When I was in high school, we read “The Sun Also Rises.” I loved the book, which is interesting since I understood very little of what was going on, given my lack of maturity at age sixteen. Maybe I found it intriguing that every character ordered a drink before and after swallowing a morsel of food. Perhaps I thought I was getting a glimpse into the real life of adventurous adults. Everyone was so world-weary and took their ennui for granted in a way that was hard for me to imagine ever attaining. I dreamed of far away places and, most of all, of Paris, the true protagonist of the novel. On every other page, there were comments on what it was like to be there and the slant of the commentary changed as quickly as ice cubes melt in a whiskey tumbler. Earlier this week I began re-reading this legendary tale and rather than feeling awe-struck by the grown-upness of it all, I marveled at how adolescent the characters seemed. How dreamily vague and confused they were about everything to do with each other. Except for their heightened awareness of place. They may not have known who they were or what they meant to each other but they knew where they were, in Paris. They were trying on life for size. They were striving to create something of meaning for themselves. The smoky surroundings were less a mark of sophistication than a screen for a deeper haze of grief and suffering in the aftermath of bodily dismemberment and pervasive grief; the Great War, the one to end all wars, had just ended. I was midway through the narrative on Friday, immersed in the Paris environment. I read on feeling like one of the very few who had that Grand Ville on my mind. Until I tuned into the media, and the news of what was unfolding on Friday, November 13th, 2015 blared. The entire world had turned eyes and heart to the suffering that had engulfed the City of Light. Once again, as I had felt on September 11, 2001, the world had changed and would never be the same. I had plans to visit a local car dealership on Saturday, but surprised myself by wondering whether it would be open for business on what was usually its busiest day. A strange thought to match a surreal moment. Even a pacifist would, at this time, consider the wisdom of venturing into public space unarmed. Identifying with being normal but not terrified had become extraordinarily difficult. The need to be trusting was more pressing than ever, but its potentially deadly ramifications stunningly clear. The outer limits of paranoia seemed to expand. Realism seemed, in this sliver of time, to be a Stephen King depiction, Pema Chodron’s outlook was elusive. I turned to my partner for reassurance that the world is still a place in which love, romance, adventure and attachment could thrive. Because I want to believe that the sun also rises. But tonight, there is a harsh glare on what was just a short while ago, a more innocent backdrop. The sun does rise, but it also sets heavily. And we are poised to do what we can to bring back a fragile beauty to life that we knew before this horrid and jarring episode. Vive la France!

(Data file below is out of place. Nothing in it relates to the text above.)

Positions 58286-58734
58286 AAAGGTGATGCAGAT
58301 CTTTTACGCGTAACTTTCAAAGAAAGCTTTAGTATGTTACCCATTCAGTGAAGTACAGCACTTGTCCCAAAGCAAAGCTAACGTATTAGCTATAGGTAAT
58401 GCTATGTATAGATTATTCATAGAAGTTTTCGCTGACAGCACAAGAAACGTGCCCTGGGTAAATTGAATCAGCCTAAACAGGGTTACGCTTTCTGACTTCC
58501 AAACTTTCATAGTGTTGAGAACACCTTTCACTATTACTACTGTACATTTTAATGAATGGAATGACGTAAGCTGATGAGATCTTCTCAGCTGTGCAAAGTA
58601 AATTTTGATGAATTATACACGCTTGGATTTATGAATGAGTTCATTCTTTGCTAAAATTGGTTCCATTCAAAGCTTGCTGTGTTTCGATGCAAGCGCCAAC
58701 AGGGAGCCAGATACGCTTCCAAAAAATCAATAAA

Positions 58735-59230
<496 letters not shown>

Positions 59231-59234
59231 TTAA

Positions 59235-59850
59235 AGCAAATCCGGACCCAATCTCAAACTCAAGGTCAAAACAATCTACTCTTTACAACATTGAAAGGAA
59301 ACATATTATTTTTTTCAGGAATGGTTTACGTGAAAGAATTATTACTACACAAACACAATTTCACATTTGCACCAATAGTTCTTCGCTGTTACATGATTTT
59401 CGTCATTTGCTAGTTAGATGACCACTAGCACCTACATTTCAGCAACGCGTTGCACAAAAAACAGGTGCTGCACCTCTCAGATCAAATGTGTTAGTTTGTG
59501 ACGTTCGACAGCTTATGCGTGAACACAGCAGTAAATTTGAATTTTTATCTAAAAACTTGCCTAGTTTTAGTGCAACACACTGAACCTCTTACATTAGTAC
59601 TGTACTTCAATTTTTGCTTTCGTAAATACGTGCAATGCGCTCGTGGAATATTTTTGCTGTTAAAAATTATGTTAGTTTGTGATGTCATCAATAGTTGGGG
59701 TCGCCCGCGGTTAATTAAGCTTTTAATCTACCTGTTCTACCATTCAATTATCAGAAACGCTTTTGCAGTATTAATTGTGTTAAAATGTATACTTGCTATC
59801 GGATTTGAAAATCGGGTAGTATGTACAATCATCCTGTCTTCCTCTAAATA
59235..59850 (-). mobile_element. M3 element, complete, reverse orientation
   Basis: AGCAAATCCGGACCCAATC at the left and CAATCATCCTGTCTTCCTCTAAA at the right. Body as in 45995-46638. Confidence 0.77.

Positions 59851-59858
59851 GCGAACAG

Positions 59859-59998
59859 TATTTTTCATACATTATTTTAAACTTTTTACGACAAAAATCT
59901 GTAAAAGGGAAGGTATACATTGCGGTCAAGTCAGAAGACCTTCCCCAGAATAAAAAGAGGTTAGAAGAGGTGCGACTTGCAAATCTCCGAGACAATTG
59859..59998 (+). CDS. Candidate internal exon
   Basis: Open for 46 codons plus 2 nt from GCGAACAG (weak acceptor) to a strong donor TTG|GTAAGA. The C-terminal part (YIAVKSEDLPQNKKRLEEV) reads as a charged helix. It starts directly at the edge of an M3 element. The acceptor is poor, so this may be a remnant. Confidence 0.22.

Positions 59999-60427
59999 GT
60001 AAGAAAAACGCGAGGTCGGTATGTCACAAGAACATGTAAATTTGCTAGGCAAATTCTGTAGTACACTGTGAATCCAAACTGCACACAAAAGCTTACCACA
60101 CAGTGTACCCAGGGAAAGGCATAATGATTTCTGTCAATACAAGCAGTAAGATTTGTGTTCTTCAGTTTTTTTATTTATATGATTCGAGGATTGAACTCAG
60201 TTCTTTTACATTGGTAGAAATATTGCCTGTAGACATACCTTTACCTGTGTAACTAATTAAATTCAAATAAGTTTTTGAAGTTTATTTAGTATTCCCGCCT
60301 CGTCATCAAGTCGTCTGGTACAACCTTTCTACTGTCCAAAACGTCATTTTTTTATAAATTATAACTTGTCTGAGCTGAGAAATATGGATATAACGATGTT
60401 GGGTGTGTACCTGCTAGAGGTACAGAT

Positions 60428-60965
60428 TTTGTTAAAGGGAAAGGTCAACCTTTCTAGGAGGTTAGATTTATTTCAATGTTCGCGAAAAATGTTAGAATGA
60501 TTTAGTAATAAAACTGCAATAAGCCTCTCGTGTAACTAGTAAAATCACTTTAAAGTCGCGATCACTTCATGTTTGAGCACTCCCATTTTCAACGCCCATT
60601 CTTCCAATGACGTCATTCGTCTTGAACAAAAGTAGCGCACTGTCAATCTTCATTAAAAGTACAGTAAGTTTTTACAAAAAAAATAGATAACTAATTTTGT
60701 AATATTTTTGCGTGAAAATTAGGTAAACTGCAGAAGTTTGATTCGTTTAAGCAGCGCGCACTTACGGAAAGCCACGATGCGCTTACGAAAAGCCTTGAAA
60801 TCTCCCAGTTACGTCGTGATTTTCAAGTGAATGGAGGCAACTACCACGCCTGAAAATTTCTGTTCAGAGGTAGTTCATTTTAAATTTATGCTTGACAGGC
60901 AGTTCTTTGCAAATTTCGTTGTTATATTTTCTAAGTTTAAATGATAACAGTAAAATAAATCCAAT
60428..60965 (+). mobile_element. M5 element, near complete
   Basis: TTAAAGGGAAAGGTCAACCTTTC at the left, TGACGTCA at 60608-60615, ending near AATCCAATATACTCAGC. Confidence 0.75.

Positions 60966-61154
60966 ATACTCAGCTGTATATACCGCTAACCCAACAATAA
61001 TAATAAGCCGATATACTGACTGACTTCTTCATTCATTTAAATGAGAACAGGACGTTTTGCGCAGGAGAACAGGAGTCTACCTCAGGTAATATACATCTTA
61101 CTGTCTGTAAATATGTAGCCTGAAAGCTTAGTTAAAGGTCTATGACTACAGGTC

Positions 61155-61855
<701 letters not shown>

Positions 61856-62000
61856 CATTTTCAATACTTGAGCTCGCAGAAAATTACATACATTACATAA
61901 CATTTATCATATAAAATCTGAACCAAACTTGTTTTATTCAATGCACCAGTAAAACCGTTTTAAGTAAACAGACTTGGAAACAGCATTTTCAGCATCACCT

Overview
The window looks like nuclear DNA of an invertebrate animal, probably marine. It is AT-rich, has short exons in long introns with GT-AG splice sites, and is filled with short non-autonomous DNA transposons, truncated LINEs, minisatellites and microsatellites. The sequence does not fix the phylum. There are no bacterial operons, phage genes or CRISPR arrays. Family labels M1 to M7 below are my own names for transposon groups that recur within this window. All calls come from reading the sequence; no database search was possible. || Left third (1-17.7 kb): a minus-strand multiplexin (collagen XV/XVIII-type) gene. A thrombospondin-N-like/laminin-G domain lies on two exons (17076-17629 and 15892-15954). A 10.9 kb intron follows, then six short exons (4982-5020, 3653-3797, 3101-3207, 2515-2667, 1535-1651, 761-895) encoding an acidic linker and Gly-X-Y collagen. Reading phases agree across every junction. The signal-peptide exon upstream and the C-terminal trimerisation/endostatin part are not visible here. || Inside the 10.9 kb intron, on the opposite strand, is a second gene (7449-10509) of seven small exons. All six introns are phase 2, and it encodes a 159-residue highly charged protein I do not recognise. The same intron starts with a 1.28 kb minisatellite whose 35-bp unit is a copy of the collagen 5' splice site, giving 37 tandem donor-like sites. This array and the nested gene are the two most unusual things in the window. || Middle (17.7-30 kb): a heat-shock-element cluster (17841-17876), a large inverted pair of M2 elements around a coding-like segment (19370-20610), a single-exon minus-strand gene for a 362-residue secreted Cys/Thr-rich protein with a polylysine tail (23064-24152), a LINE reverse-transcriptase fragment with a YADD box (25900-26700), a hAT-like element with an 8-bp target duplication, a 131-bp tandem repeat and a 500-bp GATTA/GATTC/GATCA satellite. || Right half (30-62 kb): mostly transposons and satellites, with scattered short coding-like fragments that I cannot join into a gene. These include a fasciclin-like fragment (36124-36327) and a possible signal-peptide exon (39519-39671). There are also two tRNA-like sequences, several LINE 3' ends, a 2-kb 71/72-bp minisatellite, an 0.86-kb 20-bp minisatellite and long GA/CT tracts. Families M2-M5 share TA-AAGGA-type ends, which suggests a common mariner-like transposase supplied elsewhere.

This article was originally published on www.psychologytoday.com.